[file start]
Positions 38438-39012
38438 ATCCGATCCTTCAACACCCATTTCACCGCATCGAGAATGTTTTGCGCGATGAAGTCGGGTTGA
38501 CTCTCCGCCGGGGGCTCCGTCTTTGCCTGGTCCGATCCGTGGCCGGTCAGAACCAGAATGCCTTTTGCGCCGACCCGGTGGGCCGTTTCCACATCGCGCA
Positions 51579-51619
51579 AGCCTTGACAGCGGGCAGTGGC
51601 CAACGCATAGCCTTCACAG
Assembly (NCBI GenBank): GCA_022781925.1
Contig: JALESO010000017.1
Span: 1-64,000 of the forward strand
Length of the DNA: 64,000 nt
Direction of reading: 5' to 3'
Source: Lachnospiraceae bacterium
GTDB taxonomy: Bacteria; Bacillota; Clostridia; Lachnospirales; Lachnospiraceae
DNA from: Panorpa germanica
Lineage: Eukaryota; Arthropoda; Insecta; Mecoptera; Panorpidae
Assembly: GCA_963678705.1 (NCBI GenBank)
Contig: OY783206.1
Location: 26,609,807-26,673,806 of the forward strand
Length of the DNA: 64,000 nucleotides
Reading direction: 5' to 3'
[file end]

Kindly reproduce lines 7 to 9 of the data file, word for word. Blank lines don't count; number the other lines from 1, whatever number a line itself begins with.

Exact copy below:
Assembly (NCBI GenBank): GCA_022781925.1
Contig: JALESO010000017.1
Span: 1-64,000 of the forward strand